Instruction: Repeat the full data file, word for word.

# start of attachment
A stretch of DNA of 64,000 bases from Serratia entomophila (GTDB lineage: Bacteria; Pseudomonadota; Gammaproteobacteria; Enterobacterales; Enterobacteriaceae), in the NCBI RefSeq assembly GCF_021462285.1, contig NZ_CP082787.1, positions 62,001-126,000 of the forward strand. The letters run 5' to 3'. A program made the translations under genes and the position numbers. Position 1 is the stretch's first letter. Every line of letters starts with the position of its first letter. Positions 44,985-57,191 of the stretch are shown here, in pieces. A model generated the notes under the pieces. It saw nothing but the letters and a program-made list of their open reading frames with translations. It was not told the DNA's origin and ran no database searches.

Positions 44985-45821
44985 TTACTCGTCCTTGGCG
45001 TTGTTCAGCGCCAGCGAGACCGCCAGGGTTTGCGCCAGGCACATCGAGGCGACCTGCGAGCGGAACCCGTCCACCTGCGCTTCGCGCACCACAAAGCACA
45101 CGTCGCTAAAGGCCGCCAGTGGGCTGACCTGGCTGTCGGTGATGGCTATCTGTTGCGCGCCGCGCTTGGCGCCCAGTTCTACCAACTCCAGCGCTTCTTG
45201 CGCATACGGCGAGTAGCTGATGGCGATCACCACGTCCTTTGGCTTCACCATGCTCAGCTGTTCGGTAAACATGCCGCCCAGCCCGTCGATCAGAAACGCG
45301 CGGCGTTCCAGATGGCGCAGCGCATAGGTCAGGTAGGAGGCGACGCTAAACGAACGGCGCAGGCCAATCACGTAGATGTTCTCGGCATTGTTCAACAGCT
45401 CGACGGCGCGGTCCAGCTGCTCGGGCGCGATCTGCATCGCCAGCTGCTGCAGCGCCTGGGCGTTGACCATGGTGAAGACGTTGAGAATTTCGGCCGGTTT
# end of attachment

A stretch of DNA of 64,000 bases from Serratia entomophila (GTDB lineage: Bacteria; Pseudomonadota; Gammaproteobacteria; Enterobacterales; Enterobacteriaceae), in the NCBI RefSeq assembly GCF_021462285.1, contig NZ_CP082787.1, positions 62,001-126,000 of the forward strand. The letters run 5' to 3'. A program made the translations under genes and the position numbers. Position 1 is the stretch's first letter. Every line of letters starts with the position of its first letter. Positions 44,985-57,191 of the stretch are shown here, in pieces. A model generated the notes under the pieces. It saw nothing but the letters and a program-made list of their open reading frames with translations. It was not told the DNA's origin and ran no database searches.

Positions 44985-45821
44985 TTACTCGTCCTTGGCG
45001 TTGTTCAGCGCCAGCGAGACCGCCAGGGTTTGCGCCAGGCACATCGAGGCGACCTGCGAGCGGAACCCGTCCACCTGCGCTTCGCGCACCACAAAGCACA
45101 CGTCGCTAAAGGCCGCCAGTGGGCTGACCTGGCTGTCGGTGATGGCTATCTGTTGCGCGCCGCGCTTGGCGCCCAGTTCTACCAACTCCAGCGCTTCTTG
45201 CGCATACGGCGAGTAGCTGATGGCGATCACCACGTCCTTTGGCTTCACCATGCTCAGCTGTTCGGTAAACATGCCGCCCAGCCCGTCGATCAGAAACGCG
45301 CGGCGTTCCAGATGGCGCAGCGCATAGGTCAGGTAGGAGGCGACGCTAAACGAACGGCGCAGGCCAATCACGTAGATGTTCTCGGCATTGTTCAACAGCT
45401 CGACGGCGCGGTCCAGCTGCTCGGGCGCGATCTGCATCGCCAGCTGCTGCAGCGCCTGGGCGTTGACCATGGTGAAGACGTTGAGAATTTCGGCCGGTTT